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Parliament demands answers on 2% money transfer tax



THE increase in the intermediated money transfer tax (IMTT) from 1% to 2% on US dollar transactions has been criticised by legislators as a counter-productive measure which will discourage people from banking their foreign currency.


Through Statutory Instrument 80 of 2024, Finance minister Mthuli Ncube increased the IMTT from 1% to 2% with effect from 4 April 2024.

During Wednesday’s question-and-answer session in the National Assembly, Women’s quota MP for Manicaland Miriam Matinenga asked deputy minister of Finance Kuda Munangagwa (pictured) on the rationale behind increasing the tax, given the rise in robberies targetted at those who are keeping their money at home.

“Now that we have the new currency, ZiG, does the IMTT of 2% encourage the use of ZiG, especially when we take cognisance of the fact that we need to encourage the use of the banking sector and avoid robberies which are rampant in this country? I am directing this question to the minister of Finance,” queried Matinenga.

Recent reports by the Zimbabwe Republic Police show that an average of  US$10 000 is stolen by armed robbers from various homes, schools and companies across the country.
The police have urged people to bank to avoid robberies, but the IMTT increase might discourage these efforts.

“Now that we have increased the IMTT for the US dollar yet you want to encourage the use of the banking sector, do you not think that you are encouraging people to keep money in their homes?” he asked.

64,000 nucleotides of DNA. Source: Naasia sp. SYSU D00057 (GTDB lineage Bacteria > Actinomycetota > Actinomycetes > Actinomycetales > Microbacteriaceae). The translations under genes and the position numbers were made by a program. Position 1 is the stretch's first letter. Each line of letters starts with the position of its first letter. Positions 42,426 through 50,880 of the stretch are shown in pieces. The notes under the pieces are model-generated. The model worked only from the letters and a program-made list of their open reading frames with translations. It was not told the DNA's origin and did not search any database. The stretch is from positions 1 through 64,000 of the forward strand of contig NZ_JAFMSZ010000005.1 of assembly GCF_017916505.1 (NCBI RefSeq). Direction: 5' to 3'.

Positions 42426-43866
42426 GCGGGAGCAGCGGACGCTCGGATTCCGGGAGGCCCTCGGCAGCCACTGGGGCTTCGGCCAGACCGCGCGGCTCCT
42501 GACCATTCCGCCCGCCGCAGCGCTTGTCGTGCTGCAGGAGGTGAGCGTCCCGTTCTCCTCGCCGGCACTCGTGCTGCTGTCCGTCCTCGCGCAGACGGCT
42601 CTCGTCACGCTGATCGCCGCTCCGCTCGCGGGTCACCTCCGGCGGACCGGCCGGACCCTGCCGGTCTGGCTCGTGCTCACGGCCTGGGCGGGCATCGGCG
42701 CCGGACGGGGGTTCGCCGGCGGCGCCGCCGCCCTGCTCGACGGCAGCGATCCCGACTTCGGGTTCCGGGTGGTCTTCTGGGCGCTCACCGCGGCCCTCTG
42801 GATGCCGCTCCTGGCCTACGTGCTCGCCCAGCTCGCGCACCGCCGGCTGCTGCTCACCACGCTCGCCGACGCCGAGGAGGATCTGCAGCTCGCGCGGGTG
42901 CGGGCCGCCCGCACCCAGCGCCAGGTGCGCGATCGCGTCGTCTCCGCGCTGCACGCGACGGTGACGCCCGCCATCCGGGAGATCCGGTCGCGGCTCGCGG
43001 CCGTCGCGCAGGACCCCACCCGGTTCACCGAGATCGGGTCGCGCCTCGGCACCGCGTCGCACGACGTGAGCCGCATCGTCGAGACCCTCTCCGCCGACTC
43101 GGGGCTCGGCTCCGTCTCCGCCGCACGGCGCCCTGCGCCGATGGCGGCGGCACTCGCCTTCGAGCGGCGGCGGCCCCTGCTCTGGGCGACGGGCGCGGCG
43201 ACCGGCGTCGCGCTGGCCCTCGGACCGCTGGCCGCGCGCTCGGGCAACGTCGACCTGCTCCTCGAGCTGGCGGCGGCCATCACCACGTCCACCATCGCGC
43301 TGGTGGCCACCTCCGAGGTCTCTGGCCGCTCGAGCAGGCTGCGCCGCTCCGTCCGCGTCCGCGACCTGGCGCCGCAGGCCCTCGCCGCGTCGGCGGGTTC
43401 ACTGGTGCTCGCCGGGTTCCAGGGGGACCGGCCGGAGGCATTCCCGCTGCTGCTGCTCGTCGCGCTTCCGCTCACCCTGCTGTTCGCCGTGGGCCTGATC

Mnangagwa acknowledged that the net effect could be discouraging members of the public from banking their money.

“I think that is a fair comment. Increasing the transaction cost does indeed dissuade the general populace from transacting electronically, but this is something we have had to deeply introspect upon trying to balance the need to collect revenue versus the effort of allowing everybody to be financially included.

“At this juncture, we are still leaning towards the revenue collection necessity and we will continue to monitor as we go along, whether this skew hinders people from entering the realm of financial inclusion and electronic transactions upon which we can review,” he replied.

Mnangagwa said the idea behind increasing the IMTT is to ensure that the preference of which currency to use is not based on transaction fees.

He said the move is intended at putting the ZiG at the same level of competition as the US dollar.

“To provide fuller context, this would be in comparison to the use of the US dollar. The minister of Finance, through the Minister who issued an S.I. [statutory instrument] a few days ago, increased the IMTT on the US dollar transactions. Prior to that, the IMTT on US dollar electronic transactions was 1%. It has now been equated to the ZiG IMTT which puts the two currencies at par. What that does is that it becomes the same to transact in either currency, henceforth one is not deterred by the IMTT itself on the currency of choice,” he said.

Mbizo Constituency MP Corban Madzivanyika bemoaned the chunk that the 2% tax would take from the transacting public and requested that it be reviewed downwards.

“My supplementary question to the minister is, increasing IMTT of USD to 2% actually jeopardises more because it does not create demand for ZiG. If you check, for example, 2% of ZiG100 thousand, is equal to two thousand. It is a big amount. We thought that the minister would take it down. Can the minister consider reducing IMTT on ZiG transactions from the 2% to probably 0.5% to encourage demand for the ZiG?” asked Madzivanyika.

The ZiG has been in circulation since 10 April, but has not been as warmly welcomed by the transacting public as anticipated by the authorities. This has led to mass arrests of foreign currency dealers and a crackdown on retailers that are rejecting the ZiG.

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